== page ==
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android , google, two sided markets , platforms, market definition, abuse of dominance

Lessons and questions from Google Android- Part 1 – the market definition

On the 19th of September the Google decision was finally made public after a long waiting period, which in hindsight may seem less surprising given its length (327 pages!) and extensive scope of analysis. As in the case of Microsoft, the decision provides us with lots of material for discussion. The decision covers the market definition as well as the analysis of abuses in the context of two (and multi) sided markets and potentially the matter of extraterritorial application of EU competition law. This post looks into some of the issues concerning the market definition. The remainder of the issues will be addressed soon in a follow-up post.

Market definition 

The market definition in the Android decision is undoubtedly one of the most disputed aspects of the case, which is not surprising as any abuse of dominance case depends on the outcome of the market definition for the purpose of establishing dominance. However, while market definitions are often disputed in practice, the market definition in the Android case constitutes somewhat of a novelty, as it involves (at least two) multi-sided platforms: namely the Android OS and the Google Play Store. Accordingly, when defining the relevant market under such circumstances it is not only about determining the scope of the relevant market but also about determining how many markets need to be defined. As discussed on multiple occasions, this is due to the fact that the multi-sided platforms facilitate the interaction between two or more separate customer groups that display an (inter)dependency of demand with regard to each other and the platform. Such interdependency is a result of the indirect network effects that are often in play in the case of platforms. The greater the interdependency and the more intense the bi- or- multilateral indirect network effects are, the more likely it is that the relevant market will cover more than one side of the platform  (for more on this see previous post). Despite the fact that this challenge has been extensively debated in previous cases dealing with platforms, particularly in the context of Amex, this matter was not explicitly addressed in the case of Google. However that is not to say that no decision on this matter was taken. Quite the contrary, the manner in which the market were defined in this case can be instructive for future practice.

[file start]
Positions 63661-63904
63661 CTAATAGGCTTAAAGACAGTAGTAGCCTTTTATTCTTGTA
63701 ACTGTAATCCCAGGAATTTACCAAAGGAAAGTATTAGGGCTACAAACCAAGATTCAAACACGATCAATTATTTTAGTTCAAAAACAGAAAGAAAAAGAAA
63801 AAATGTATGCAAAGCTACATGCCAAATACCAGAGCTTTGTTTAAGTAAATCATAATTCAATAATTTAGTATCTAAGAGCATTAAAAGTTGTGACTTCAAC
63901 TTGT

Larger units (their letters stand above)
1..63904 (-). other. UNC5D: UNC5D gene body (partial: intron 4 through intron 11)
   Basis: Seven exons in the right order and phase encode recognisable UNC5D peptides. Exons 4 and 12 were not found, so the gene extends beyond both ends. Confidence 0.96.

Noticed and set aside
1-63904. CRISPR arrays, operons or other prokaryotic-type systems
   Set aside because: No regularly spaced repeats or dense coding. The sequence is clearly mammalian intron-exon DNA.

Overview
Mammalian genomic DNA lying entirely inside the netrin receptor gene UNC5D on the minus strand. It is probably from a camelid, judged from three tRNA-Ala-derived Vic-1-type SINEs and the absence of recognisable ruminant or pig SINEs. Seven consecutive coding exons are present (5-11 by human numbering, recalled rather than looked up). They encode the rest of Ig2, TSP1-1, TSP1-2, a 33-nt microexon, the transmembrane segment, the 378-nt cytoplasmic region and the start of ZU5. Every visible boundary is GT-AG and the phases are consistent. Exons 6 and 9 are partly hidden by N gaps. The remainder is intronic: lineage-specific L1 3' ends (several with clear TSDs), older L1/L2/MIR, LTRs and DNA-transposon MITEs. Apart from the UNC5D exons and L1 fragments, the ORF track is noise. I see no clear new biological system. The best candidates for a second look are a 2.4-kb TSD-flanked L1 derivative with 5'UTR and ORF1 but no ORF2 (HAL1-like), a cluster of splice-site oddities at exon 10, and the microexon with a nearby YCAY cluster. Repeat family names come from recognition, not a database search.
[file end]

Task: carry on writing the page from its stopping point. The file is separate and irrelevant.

The Android decision covers the definition of four relevant markets that were considered to be affected by Google’s practices, namely (I) the market for licensing of smart mobile OS, (II) the market for Android app stores, (III) the market for the provision of general search services, and (IV) the market for non-OS specific mobile web browsers. In the context of two and multi sided markets it is primarily the first two relevant markets addressed in the decision that are interesting. 

I. Google vs. Apple – a matter of perspective